OK

Just noticed that the Nobel Prize for Medicine have been anounced:

Two stem-cell researchers have won this year's Nobel Prize in Physiology or Medicine for their groundbreaking work in cellular reprogramming, a technique that unleashed a wave of advances in biology, from cloning to the possible treatment of diseases using a patient's own cells.
The two winners are John Gurdon of the UK and Shinya Yamanaka of Japan.

This was announced early this morning, and A diary by Kossack jmls qkw reported it then.  But for those who missed it, as did I, here's a bit about the research these new Nobelists conducted.

Dr. Gurdon, back in 1962, was the pionner:

In 1962, Dr. Gurdon, while trying to understand how simple, undifferentiated cells became all the other cells in the body, performed an audacious experiment. He removed the DNA from a frog egg and replaced it with the DNA of a mature cell taken from a tadpole. The egg developed into a healthy, cloned tadpole. (The same approach would be used to create Dolly the sheep in 1996.)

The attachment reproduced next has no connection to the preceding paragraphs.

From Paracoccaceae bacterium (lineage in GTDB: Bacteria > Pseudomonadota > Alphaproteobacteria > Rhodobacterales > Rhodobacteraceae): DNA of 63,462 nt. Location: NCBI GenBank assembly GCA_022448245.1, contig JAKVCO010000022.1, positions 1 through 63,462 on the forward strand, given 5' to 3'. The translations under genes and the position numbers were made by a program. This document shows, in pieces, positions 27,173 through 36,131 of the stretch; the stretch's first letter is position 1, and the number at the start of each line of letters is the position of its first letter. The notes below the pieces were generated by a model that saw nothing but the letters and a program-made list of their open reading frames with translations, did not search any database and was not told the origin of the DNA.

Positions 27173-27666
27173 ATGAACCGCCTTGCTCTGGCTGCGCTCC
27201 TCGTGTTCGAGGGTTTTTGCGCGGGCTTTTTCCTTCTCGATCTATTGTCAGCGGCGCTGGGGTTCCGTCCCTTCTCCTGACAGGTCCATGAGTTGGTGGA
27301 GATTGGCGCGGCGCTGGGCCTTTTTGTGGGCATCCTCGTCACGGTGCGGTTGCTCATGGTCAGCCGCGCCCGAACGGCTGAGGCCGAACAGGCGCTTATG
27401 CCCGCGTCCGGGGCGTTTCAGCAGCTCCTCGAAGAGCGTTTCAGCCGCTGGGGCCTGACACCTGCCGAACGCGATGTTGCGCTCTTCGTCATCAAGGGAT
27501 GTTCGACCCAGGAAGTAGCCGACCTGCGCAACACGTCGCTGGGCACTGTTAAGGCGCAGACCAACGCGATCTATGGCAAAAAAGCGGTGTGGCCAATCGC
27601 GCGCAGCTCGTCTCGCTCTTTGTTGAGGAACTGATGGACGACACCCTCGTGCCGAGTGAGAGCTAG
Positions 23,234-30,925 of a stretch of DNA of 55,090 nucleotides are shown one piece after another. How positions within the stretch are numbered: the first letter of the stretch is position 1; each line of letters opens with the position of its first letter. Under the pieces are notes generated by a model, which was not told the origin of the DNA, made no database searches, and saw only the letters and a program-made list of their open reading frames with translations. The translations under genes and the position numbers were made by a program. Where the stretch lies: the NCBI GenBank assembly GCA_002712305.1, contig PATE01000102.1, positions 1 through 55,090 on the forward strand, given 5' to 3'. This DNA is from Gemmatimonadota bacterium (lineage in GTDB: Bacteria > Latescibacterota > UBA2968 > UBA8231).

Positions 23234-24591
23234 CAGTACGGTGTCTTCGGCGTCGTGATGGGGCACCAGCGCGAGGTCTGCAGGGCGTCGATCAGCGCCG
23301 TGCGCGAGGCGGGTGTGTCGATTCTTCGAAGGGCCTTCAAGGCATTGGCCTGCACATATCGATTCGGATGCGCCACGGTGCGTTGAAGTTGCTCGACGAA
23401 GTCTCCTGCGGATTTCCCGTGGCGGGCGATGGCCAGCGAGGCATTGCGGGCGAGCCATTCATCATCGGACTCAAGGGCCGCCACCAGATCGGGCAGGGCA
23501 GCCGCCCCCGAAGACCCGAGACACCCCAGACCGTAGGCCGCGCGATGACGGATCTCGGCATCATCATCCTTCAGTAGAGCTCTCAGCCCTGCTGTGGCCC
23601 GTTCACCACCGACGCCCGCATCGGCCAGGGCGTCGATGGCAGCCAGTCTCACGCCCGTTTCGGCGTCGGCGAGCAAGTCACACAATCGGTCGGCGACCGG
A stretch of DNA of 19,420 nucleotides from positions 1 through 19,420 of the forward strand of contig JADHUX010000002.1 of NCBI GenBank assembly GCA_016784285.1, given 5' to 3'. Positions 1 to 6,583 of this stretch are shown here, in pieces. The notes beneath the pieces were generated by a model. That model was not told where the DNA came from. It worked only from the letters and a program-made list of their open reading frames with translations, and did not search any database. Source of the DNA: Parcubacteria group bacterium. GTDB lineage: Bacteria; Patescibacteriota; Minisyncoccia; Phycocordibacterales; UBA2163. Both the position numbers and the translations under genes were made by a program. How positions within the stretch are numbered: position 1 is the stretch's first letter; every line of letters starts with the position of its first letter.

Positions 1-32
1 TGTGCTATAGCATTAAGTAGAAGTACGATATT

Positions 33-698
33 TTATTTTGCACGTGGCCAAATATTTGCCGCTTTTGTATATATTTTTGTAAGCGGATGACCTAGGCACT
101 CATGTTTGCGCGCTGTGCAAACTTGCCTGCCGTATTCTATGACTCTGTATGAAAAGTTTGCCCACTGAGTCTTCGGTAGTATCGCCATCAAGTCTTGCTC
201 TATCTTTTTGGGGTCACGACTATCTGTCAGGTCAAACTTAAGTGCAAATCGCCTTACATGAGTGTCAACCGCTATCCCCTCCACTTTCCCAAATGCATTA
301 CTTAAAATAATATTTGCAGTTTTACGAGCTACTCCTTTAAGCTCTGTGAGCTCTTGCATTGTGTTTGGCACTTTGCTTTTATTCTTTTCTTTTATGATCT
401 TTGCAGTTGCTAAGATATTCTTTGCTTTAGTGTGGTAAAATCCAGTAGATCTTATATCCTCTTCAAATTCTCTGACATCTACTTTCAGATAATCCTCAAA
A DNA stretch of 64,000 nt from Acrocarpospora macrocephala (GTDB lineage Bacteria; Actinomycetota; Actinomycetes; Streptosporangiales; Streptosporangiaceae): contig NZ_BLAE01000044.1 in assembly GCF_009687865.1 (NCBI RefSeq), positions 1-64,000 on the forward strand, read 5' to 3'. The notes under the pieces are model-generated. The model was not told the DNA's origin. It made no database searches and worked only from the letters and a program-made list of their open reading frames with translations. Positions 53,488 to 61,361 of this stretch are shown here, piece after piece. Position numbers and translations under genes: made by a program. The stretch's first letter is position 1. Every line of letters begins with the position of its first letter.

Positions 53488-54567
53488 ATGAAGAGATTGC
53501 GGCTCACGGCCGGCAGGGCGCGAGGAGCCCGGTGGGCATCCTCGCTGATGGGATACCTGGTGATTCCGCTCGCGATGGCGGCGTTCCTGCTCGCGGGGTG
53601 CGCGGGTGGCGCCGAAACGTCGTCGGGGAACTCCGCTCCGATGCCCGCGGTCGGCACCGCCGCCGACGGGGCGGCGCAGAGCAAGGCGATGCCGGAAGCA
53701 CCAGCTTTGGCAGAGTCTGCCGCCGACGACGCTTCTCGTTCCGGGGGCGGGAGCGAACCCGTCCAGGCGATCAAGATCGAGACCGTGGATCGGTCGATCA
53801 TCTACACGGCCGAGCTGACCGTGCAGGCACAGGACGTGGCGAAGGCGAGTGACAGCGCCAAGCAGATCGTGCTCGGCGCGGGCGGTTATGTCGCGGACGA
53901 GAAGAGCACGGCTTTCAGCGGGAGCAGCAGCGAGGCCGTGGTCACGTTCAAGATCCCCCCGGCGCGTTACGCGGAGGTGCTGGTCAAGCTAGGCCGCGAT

and Dr. Yamanaka followed Dr. Gurdon's lead some 45 year later...
Dr. Yamanaka... demonstrated that by adding just four genes to a mature cell, he could turn it into an embryonic-like state. He first achieved this with mouse cells, and in 2007 he reported the same result for human cells. He transformed those cells, in turn, into heart, nerve and other human tissue in a lab...

"Without [Dr. Gurdon's] work we would never have started this risky project 12 years ago," said Dr. Yamanaka

Now others are using their work...
Last week, Japanese scientists said they used the Yamanaka technique to make mouse eggs.
And perhaps someday in the not-all-that-distant-future, stem-cell technology will be used to save and extend millions of human lives.

Congratulations to them both!

Originally posted to jpmassar on Mon Oct 08, 2012 at 05:34 PM PDT.

Also republished by SciTech.

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